Last month I had the unique experience of visiting the home of a collector of contemporary art. The collection brought beauty and meaning to their home. Through conversations with the owners I began to understanding how the artwork brought beauty, meaning and value to their lives. Visiting the collection put us in the position of viewing artwork in someone’s home and the meaning it can have there, which is much more personal than viewing artwork in a museum. It was part of an arts education conference I was privileged to attend. I found myself engaging with the experience long after the visit, throughout the conference and later as I contemplated the meaning of art in our lives, the lives of our students and in our local and global communities.
Collecting artwork, for both display and function in one’s home has as many meanings as there are collectors. Some of us might have a piece or two and not even really consider ourselves collectors. Some of us have made the conscious choice to follow a particular artist, type of artwork, or historical period of art. Choosing artwork is personal and often emotional. The artwork might connect us with a memory, a person or time in our lives that we want to remember. We might choose a work of art because it brightens our surroundings or makes our home a lovelier place to be. It might be a wearable piece of artwork or something we can sit on, or eat or drink from.
The artists chosen for the Great American Art Festival will be displaying works of art that speak to that need for beauty, diversity and meaning that we want in our surroundings. Today, and in my next post I’ll feature the remaining artists chosen specifically for this year’s Festival, http://www.gabbf.org/new/festival-visual-artists/. As with anyone making a purchase of a piece of artwork the deciding factor is you, what has meaning and beauty for you. How can artwork express a part of your life, and bring thoughtfulness and understanding to your world.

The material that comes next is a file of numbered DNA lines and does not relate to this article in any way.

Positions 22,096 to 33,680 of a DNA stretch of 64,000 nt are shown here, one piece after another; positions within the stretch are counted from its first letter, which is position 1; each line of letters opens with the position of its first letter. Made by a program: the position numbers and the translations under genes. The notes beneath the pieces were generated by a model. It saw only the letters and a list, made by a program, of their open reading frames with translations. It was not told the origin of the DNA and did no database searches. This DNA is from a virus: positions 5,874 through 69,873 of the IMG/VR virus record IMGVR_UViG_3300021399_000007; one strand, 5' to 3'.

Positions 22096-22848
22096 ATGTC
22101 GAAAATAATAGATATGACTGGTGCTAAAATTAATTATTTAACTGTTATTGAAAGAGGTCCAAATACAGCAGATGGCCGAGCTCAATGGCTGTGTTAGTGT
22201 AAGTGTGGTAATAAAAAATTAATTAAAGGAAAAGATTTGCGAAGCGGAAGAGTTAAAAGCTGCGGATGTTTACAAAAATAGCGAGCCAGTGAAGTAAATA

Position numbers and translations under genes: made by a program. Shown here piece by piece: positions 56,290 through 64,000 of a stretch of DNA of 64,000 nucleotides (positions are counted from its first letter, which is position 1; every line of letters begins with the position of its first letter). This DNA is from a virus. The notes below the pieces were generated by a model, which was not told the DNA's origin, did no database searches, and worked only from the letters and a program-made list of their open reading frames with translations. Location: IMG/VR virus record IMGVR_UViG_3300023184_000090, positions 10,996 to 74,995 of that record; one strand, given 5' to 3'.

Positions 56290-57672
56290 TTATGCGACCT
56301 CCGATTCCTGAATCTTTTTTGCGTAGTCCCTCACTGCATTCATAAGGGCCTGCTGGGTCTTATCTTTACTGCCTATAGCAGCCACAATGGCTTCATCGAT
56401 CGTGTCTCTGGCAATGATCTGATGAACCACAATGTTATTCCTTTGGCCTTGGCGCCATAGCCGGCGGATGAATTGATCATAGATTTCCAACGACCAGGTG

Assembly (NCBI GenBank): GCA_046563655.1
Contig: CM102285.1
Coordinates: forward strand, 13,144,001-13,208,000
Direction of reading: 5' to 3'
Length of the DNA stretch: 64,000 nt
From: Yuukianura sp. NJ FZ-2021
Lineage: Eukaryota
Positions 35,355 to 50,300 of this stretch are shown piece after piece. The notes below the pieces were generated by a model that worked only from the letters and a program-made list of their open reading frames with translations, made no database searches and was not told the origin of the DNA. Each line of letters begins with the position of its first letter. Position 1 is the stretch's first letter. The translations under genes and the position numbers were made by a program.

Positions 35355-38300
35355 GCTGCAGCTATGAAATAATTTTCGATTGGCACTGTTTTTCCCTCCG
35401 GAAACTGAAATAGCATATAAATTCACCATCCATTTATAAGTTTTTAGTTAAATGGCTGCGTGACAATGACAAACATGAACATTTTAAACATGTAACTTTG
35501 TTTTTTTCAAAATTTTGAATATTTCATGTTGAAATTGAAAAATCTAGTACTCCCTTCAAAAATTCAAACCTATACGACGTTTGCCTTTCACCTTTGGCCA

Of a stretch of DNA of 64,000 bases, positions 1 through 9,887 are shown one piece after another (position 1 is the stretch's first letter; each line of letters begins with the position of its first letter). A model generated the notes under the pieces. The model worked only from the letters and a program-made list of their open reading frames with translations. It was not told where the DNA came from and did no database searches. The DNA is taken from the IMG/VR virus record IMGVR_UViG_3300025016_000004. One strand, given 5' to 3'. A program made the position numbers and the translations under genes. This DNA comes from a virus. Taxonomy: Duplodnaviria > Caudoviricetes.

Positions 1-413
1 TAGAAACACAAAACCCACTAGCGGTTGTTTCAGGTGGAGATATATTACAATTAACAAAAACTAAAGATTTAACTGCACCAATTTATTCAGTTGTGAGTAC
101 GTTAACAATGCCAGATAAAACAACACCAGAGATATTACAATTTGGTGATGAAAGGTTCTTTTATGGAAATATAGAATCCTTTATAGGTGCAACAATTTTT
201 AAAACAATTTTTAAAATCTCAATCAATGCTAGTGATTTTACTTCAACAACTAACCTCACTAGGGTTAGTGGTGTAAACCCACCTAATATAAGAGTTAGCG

Susan Black is a local photographer living in Lancaster who sees her world through the lens of a camera. She had always dreamed of becoming a photojournalist and now her photography is both her avocation and vocation. Susan’s photography takes great joy in the natural surroundings of Kentucky and her lens picks out the small details of environments, http://susanblackphotography.zenfolio.com/. Jeremy Ashcroft, from Logansport AL via Indiana, also works in photography and mixed media. His favorite subject matter is “Found Art” and is finds himself drawn to rustic everyday items that often go unnoticed until a photographers lens draws those details to our attention, http://www.jeremyashcraft.artspan.com/home. Painter Brendan Cody, describes his work as Contemporary Realism, working with bright color and bold composition. In his artwork Brendan hopes seeks to reveal a subject’s inner workings through exploration of their outward aspects, http://brendancody.wixsite.com/brendancody. Artist Stacy Chinn creates wearable works of art through her jewelry designs. Stacy is inspired by the “rustic beauty of the Bluegrass” producing jewelry and more in her studio/store in Lexington, MADEKY, http://www.madeky.com/index.html. Kris Grenier, is a fiber artist and adventurer who call Cynthiana, KY home. In her studio, she captures her favorite backpacking and peakbagging in her wool “paintings”, https://wanderstruckstudio.com/. Through her artwork, she seeks to make images from her travels tangible. Danville and Garrard County Artist Brandon Long is a multi-media and multidisciplinary artist whose works spans collage, instrument making, murals, sculpture making and more. One of his most recent exhibits “Recycling” featured recycled assemblage artworks, https://artofbrandonlong.wordpress.com/.
How does art speak to you?